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Reading Body Language At Interviews


You go to an interview trying to make a good impression.  Sometimes, however, you don’t have much of an idea how well you’ve done until you get that job offer – or not.  So learn to read clues from the body language of the people interviewing you.  That way you can modify how you behave, for the best chance of success.


Look out for:
  • Positive signs
  • Warning signals
  • Eye signals – the eyes express feelings that the rest of the body may hide
  • The way your interviewer is leaning
  • A good ending


  • If your interviewer nods their head or tilts it towards you, that’s a sign they’re paying attention and they probably approve of you
  • If they mirror your body language (such as crossing their hands when you cross your legs or tilting their head as you tilt yours) that’s really encouraging, showing they identify with your views and empathise with any feelings you’ve expressed.  They may also feel you’re a kindred spirit
  • Lots of eye contact?  That’s brilliant.  But don’t despair if he or she is looking at their paperwork.  It could be your CV or application, and if they’re taking that in it’s a good sign  
  • If their legs are extended towards you with ankles crossed, you’re heading in the right direction. 
  • Lots of smiles are the best sign of all.


  • Looking repeatedly at the clock, examining their finger-nails, tapping their pen – all these are signs that you’re being boring.  This might not be your fault, but change tack if you can before you lose them completely
  • If the feet of the interviewer are pulled back from you, wrapped round chair-legs or pointing at the door it means your interviewer is zoning you out.  Counter this by asking some clever and appreciative question about the job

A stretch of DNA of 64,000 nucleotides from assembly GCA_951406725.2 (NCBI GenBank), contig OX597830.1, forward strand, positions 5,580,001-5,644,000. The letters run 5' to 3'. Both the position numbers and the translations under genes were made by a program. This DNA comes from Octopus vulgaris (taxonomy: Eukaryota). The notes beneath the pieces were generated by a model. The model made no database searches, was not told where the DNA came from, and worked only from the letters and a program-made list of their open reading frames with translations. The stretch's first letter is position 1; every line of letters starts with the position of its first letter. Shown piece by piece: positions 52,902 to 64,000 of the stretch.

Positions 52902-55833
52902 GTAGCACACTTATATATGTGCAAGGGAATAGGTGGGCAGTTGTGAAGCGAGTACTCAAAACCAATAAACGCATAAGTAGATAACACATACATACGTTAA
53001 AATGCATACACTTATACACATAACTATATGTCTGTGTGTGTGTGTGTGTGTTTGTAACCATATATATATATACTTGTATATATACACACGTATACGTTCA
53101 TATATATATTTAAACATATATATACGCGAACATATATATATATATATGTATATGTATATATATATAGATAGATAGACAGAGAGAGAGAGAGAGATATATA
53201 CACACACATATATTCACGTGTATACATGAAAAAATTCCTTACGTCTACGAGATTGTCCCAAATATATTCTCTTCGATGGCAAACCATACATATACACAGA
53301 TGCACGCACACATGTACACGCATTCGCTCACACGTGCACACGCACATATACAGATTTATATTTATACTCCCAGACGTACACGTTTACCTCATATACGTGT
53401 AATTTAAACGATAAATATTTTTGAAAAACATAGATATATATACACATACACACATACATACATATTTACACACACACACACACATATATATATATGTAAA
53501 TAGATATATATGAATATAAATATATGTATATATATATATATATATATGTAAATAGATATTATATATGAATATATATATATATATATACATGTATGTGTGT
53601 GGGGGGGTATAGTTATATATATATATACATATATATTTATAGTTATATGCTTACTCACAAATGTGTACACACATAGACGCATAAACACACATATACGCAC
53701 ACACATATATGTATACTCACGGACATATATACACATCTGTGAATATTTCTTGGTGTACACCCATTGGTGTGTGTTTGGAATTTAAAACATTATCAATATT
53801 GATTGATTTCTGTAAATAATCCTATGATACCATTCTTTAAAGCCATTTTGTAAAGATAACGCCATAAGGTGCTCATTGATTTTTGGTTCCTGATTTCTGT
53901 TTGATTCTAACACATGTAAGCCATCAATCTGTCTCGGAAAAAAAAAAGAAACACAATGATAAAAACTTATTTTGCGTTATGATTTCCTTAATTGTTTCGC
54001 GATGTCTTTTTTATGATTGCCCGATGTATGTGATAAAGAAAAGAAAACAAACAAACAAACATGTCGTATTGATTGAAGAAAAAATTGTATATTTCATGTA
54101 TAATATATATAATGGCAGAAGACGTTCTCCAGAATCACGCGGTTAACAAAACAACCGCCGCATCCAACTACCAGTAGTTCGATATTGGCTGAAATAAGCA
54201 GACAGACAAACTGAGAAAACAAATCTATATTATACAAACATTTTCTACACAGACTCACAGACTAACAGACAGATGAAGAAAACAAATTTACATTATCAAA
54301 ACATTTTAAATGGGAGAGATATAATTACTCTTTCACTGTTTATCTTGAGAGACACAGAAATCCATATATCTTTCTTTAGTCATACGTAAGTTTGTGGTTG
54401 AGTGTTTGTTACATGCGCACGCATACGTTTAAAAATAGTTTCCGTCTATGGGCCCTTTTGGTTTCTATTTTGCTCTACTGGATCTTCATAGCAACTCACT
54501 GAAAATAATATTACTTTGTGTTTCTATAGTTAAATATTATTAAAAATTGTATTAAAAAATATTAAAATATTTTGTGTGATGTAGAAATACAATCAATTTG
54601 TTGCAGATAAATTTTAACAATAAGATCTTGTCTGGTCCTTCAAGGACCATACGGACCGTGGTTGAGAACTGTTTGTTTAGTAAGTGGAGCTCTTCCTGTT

• It’s a definite warning if your interviewer folds their arms in the middle of a statement, flares their nostrils and turns away.  You’ve offended them, or said something they totally disagree with.  If this happens, address it directly by asking politely if you’ve said the wrong thing
  • Raised eyebrows along with a sneer means they don’t believe what you’re saying.  If that happens, ask if there’s anything they want you to clarify  
Never despair when you see negative body language.  Although it’s important to respond correctly to it, remember it may not be totally your fault.  Your interviewer my be having a bad day, or could have misunderstood you.  Take control by sitting up straight, meeting their gaze and asking sensible questions.


Eye movements are very instinctual.  Even if the person interviewing you is conscious of not giving too much away, their thoughts can come through in their eye-movements.  Take note of:
  • Interviewer talking to you but not meeting your eyes – this means don’t interrupt, I haven’t finished and at the moment I don’t want to hear your views.  Wait till the person meets your eyes again before looking for an opportunity to air your views